The ability to write is really important and will benefit children in numerous ways — academically, creatively and emotionally — throughout life. So where does penmanship fit into the bigger picture?
Well, as it turns out, the most important thing about your child’s handwriting is not that it’s beautiful, but that it’s fast! Writing is a complex process that requires kids to master both motor skills (performing the appropriate physical movements to correctly draw letters) and language skills (deciding which words, sentences and paragraphs to write).
When you think about it, that’s a lot for a child to tackle all at once!
When children spend lots of mental energy on the physical act of forming letters, they have less brain power left over to focus on the content of their writing. But once kids learn to write quickly, the opposite becomes true. The writing process becomes automatic, allowing kids to compose more complicated, interesting and useful text.
- Faster writers perform better on tests in school, in large part because they’re able to take more effective and better-organized notes.
- Faster writers experience similar benefits in creative writing, since they are able to spend more of their time inventing detailed, innovative and imaginative stories.
- Faster writers are less likely than their slower-writing classmates to suffer from low self-esteem.
Not too shabby for a few simple pen strokes, huh? And the best news of all is that setting your children up for all that future success doesn’t have to be difficult. Like any skill, writing takes practice. Here are seven simple tips for fun and effective handwriting practice at home:
Get Your Kids Reading
Since writing is a literacy skill that relies on children’s understanding of letters and text, encouraging your kids to enjoy reading will naturally boost their writing skills, too. So read plenty of books together, talk about the text you see on cereal boxes, street signs, and other places both in and out of the home, and take every opportunity to make words seem fun!
Kids will be motivated by seeing you write, so, once in a while, try putting down your screens and letting your children see you write something the old fashioned way. Show them how you form your letters, and even have your kids trace or copy your writing for practice.
Make Writing a Part of Playtime
Try to weave writing into the activities you already love to do with your kids. If you enjoy playing pretend, add writing menus and taking written orders to your restaurant role-play. If you love to draw and paint together, add some letters or words to your masterpieces. To inspire your creations, check out PBS’s WordGirl or Super Why.
Stock Up On Wacky Writing Supplies
Nothing makes practicing penmanship more fun than outrageous and colorful supplies like pens, pencils, erasers, paper and journals. Keep them in a place that is easy for your children to access on their own. These supplies also make great gifts for kids.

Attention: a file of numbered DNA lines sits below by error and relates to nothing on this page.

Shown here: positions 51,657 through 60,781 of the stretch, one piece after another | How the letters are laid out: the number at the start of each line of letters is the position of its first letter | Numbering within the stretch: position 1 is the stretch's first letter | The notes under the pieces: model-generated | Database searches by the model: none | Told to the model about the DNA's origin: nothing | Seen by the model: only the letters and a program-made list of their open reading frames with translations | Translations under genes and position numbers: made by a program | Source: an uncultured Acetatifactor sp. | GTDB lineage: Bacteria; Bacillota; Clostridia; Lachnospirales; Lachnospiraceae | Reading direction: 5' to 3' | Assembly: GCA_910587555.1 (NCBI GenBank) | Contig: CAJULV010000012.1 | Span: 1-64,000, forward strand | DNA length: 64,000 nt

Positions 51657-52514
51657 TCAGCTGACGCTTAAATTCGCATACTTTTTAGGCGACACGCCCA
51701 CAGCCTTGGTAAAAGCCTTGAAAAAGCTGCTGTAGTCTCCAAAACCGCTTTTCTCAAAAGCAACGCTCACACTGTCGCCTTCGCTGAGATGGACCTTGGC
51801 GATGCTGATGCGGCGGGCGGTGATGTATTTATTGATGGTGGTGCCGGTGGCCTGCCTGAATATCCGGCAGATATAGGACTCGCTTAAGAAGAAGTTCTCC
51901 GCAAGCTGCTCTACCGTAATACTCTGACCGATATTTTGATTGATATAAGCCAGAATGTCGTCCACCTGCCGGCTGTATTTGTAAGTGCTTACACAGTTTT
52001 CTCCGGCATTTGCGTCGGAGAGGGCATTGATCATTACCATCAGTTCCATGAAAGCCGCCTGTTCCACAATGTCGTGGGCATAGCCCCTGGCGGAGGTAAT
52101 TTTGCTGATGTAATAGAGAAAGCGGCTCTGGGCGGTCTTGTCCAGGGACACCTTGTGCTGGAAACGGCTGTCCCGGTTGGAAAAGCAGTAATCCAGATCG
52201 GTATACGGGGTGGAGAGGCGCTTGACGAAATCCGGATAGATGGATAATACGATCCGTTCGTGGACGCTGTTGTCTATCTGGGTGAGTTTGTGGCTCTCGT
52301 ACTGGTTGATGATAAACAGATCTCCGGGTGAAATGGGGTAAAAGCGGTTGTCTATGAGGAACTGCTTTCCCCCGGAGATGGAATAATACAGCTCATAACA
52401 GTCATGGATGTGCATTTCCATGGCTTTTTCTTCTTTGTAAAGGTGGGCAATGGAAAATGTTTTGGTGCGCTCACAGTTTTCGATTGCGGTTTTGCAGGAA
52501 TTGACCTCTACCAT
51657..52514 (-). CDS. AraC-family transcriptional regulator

Let Kids Write Lists
Use everyday activities as an excuse to practice writing together. Ask your child to help you write lists for shopping and packing, transcribe recipes while baking together, and help kids compose their own holiday letters and wish lists. It’ll give your little ones some useful writing practice, while costing you a lot less than hiring a personal assistant!
Don’t Expect Perfection
It takes a long time to master handwriting, and kids will go through a series of predictable steps along the way – scribbles, lines and curves that resemble letter parts, well-formed letters arranged in random combinations, adorably misspelled words, and, finally, correctly formed words. Expect errors along the way, and even appreciate them! Our daughter’s kindergarten teacher used to call kids’ invented spelling “kindergarten perfect.” Although students’ writing wasn’t yet ideal, the fact that the children were trying and practicing was what counted. Also, while it’s cool to promote good posture and body mechanics while writing, don’t get too hung up on little things like precisely how kids hold their pencil. Research shows that the specific pencil grip a child uses is less important than having a comfortable hold that won’t lead to cramping or fatigue.
Celebrate Your Children’s Success!
Show kids you value their writing abilities by encouraging them to make (and then gushing over) homemade birthday and holiday cards, and by proudly displaying kids’ writing attempts in your home as you do with their artwork. This can keep kids motivated to practice and feeling positive about handwriting!
Now that you’ve heard our tips for promoting at-home writing practice, share your own suggestions in the comments!